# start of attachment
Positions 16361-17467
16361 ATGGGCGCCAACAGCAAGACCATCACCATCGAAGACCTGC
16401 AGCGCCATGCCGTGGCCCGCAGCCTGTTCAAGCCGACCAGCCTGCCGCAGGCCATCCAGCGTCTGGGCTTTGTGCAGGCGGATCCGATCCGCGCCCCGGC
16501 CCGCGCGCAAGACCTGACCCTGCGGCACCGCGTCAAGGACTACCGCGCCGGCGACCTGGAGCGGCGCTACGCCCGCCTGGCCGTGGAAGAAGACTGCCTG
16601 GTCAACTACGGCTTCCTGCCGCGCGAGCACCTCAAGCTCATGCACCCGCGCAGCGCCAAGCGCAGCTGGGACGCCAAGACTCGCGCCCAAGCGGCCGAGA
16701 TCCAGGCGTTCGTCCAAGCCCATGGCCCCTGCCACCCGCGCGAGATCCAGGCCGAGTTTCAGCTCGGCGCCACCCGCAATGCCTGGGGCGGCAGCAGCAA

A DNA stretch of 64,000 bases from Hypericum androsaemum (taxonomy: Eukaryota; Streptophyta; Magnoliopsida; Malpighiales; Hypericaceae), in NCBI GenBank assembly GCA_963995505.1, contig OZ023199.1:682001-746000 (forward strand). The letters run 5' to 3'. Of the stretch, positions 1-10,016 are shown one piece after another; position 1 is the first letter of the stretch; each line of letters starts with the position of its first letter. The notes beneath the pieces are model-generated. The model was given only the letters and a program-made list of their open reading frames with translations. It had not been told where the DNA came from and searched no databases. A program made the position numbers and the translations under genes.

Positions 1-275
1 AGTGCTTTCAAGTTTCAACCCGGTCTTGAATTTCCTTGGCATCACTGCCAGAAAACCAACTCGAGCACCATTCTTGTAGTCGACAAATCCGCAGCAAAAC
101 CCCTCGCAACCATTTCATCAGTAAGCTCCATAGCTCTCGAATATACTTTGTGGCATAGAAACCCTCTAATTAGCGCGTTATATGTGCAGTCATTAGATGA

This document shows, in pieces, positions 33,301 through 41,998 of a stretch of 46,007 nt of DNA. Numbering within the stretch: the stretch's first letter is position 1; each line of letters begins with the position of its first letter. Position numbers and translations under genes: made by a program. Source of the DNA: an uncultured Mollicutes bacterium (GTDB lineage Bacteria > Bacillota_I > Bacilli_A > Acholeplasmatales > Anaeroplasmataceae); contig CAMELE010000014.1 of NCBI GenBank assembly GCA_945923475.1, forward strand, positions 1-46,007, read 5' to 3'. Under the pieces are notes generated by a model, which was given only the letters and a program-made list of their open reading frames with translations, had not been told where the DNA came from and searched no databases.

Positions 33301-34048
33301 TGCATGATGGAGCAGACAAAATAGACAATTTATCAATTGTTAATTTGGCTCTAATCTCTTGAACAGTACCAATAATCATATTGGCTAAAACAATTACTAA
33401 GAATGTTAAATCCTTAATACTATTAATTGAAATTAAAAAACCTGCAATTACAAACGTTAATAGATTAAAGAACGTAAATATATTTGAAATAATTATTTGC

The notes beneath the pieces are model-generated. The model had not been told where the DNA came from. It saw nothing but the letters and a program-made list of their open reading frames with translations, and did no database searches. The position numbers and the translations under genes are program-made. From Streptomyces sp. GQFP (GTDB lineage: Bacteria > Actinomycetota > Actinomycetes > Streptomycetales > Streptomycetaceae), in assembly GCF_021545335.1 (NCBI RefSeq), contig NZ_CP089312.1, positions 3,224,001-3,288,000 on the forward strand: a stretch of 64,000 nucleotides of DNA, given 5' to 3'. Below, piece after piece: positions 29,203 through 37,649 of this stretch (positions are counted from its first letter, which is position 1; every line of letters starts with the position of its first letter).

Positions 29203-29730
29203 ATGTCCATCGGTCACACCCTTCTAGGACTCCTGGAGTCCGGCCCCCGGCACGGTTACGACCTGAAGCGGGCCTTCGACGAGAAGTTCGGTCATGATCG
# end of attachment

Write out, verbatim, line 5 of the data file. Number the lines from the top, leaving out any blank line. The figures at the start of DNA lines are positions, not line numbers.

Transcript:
16601 GTCAACTACGGCTTCCTGCCGCGCGAGCACCTCAAGCTCATGCACCCGCGCAGCGCCAAGCGCAGCTGGGACGCCAAGACTCGCGCCCAAGCGGCCGAGA